• Cleaning Rod — A part so important that most Russian and Soviet weapons come with one attached to the weapon itself. I always keep one in my range bag, just in case I have a stuck case or some other malfunction. This one is pretty good, and cheap too.

Some companies, in an attempt to make a buck off our laziness, make kits that include all three basic elements of a cleaning kit into one cheap package. This kit is the one I got when I first started shooting, and it has proven to be useful and fairly rugged. The cleaning rod did break after about a year, but that’s because one of my friends tried to use it as a javelin.

Whatever you decide on, another critical element of the cleaning kit is the box. Cleaning and maintaining firearms requires tools, spare parts, and usually lots of little gubbins that like to run away and get lost in your carpets. That’s why I always recommend shooters have a box dedicated to cleaning supplies and spare parts. This one is cheap and close to what I use.

For me, I like to keep a couple extra things in the box. Again, ranked by the ratio of usefulness to price.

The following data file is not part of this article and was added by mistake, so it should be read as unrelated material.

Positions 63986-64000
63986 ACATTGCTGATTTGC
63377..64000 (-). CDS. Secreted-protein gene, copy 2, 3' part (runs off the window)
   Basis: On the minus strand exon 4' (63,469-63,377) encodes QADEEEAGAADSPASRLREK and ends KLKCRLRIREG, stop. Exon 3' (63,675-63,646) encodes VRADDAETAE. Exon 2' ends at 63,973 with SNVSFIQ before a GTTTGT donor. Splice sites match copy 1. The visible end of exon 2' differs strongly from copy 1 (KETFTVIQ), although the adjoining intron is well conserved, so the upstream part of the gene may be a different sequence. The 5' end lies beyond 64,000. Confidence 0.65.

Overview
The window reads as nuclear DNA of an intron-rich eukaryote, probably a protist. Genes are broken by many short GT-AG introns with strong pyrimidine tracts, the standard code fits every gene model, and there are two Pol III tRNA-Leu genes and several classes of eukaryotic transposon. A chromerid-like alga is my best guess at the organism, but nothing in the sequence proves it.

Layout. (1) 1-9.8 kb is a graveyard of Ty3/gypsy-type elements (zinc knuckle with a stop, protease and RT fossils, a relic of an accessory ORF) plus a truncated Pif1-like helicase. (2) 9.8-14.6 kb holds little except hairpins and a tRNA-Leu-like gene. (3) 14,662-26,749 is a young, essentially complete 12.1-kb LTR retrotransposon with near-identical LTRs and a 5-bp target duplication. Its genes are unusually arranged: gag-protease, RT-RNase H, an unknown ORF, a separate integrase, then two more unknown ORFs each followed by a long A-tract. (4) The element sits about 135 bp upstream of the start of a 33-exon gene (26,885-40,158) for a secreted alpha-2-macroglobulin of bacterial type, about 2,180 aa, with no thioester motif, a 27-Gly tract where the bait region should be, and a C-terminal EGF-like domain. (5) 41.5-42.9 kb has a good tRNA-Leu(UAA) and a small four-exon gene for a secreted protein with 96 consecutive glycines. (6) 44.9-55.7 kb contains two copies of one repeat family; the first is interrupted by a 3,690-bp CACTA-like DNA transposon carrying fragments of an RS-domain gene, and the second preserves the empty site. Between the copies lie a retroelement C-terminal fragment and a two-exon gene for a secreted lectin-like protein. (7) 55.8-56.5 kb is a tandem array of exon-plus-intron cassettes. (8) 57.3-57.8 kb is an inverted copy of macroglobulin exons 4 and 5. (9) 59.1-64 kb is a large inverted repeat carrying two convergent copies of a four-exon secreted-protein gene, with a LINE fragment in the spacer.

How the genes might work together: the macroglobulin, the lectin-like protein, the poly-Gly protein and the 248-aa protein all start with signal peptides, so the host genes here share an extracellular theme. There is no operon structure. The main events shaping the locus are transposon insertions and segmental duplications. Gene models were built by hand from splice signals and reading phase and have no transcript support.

• White Towels — Wherever you clean guns is going to get messy in a hurry. A good way to keep your desk clean, keep track of all the parts and clean off some of the larger bits is an abrasive white towel. Not the soft and fuzzy ones, the “discount airport motel” level of discomfort is what we’re looking for. I actually absconded with the ones I use from a hotel in Texas where I stayed for a 3-gun competition. They’re reusable and they’re great for wiping the residue off the larger pieces. This one actually sits in a pile next to the box (not inside) but I think it still counts.
  • Q-Tips — Nothing gets the residue off a bolt face and the inside of an AR-15 chamber quite like a Q-Tip can. They’re cheap and plentiful and you have no excuse not to own some.
  • Dental Picks — Your fat stubby sausage fingers can’t always get the patches into those little nooks and crannies, so it helps to have some metal friends that were designed to do just that. Five bucks.